At a place I worked, they offered the sales team a challenge very much like the 'ideal' one you described. A group target was set, and each individual was given a target at some modest percentage above what their current rolling average was. Everyone either won or lost together. The sales team was very much like in your description, with an established lead salesperson who made the bulk of the sales and was given all of the "important" big strategic deals, some middle of the pack sales people who did a tenth what the lead did, and a few clueless newbies making cold-calls.
Everyone panicked, started messing up their normal routines. The lead salesperson wanted the prize, so give big discounts to close some sales a month earlier than they would have "naturally", and handed the contact information to the lower salespeople to "close" the sales (ie: write up the paperwork). The lower salespeople gladly took the "free" sales and ignored their own "harder" sales. The contest was won, the next month the lead had a bad month because he had dredged his pipeline with the big discounts. The other salespeople had bad months too because they had messed up the flow of their routines.
I'm not saying your idea isn't good. I'm just saying it's very hard to "game" the sales process, especially when your salespeople are experts at winning the game. Unintended consequences abound...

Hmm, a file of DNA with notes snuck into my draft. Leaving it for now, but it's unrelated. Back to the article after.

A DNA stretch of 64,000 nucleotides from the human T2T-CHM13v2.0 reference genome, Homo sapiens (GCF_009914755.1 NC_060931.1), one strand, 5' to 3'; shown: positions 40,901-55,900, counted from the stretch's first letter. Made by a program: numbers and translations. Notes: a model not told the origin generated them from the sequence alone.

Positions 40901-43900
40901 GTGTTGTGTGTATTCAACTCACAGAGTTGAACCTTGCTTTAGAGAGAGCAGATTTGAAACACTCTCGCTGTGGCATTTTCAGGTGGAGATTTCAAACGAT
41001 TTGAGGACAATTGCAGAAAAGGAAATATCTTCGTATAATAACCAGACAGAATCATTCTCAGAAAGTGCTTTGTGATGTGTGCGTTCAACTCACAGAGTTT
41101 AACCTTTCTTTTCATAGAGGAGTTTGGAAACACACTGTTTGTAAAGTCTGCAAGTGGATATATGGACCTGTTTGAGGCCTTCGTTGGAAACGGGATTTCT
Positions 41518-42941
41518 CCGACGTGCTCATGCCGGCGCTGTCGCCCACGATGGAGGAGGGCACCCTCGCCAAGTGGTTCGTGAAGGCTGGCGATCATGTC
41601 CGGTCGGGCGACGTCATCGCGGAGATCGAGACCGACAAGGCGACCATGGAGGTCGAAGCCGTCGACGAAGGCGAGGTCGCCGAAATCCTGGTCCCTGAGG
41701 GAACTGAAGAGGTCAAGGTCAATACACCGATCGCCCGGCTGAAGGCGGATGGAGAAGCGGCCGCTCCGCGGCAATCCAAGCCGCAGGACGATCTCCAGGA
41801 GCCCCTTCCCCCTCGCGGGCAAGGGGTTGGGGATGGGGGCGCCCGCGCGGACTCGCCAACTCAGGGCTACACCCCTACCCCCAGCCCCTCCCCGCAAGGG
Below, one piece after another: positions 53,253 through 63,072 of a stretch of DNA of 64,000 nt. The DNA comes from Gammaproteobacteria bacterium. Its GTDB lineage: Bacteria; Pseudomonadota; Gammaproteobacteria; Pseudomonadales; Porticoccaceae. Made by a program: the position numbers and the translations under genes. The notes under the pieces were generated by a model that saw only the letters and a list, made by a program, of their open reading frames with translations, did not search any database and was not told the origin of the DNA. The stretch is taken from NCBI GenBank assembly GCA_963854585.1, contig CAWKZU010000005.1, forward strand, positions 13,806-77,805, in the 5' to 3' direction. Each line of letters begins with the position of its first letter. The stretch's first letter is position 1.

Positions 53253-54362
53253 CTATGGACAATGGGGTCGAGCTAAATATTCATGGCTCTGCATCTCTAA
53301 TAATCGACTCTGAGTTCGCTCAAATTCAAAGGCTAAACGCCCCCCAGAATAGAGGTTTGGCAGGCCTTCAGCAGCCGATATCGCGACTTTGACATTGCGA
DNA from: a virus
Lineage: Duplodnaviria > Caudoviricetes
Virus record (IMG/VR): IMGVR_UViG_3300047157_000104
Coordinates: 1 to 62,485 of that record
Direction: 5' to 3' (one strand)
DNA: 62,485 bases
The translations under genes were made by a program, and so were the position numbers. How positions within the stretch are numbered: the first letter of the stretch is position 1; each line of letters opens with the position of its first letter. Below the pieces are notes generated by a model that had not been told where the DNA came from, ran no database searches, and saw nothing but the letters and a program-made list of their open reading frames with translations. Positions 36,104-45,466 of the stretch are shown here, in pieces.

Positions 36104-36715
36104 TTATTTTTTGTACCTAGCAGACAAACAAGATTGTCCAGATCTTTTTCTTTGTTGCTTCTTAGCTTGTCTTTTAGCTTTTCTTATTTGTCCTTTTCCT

Never heard of 'rigor mortis'?
Insert penis into scanner.
Error, insufficient data, biometric password must be at least 3 inches.
You don't measure your penis size, you use a challenge-response system that measures your penis size IN RELATION to a specific photograph!
Sure, give the parents and kids 6 weeks vacation to take together like the civilized world does, and then extend school into the remainder of summer.
I find that Facebook, Google, and every other "targeted" ad system does the same thing: they show me ads for the thing that I just bought and won't need to buy again for several years.
I joined Mensa, and at my first meeting I brought 'smarties' and 'smart food' to share. Nobody thought it was funny and they were kind of annoyed. I didn't come back.
> Just because a corrupt judge signs off on it, doesn't make it legal.
Actually, when a judge signs off on it, like it or not, the warrant by definition becomes legal.
I hereby revoke my consent.
Because fascinating games with depth don't look like pretty like a Michael Bay movie. Go play Dwarf Fortress or Minecraft for a while and wonder why you look up at 5 am wondering where the night went. The same problems have hit Hollywood; When big money is involved you get people who are following the money without any passion for the craft.
1. Switch ringer to vibrate
2. Call self
3. Goto 2.
> Random garbage or valid perl?
I just ran it through my Perl interpreter to find out:
$ perl -e '/&%#%^&*)^ADVkjR$%^$E)!HJLGAZ^&R%\jkghlk/^'
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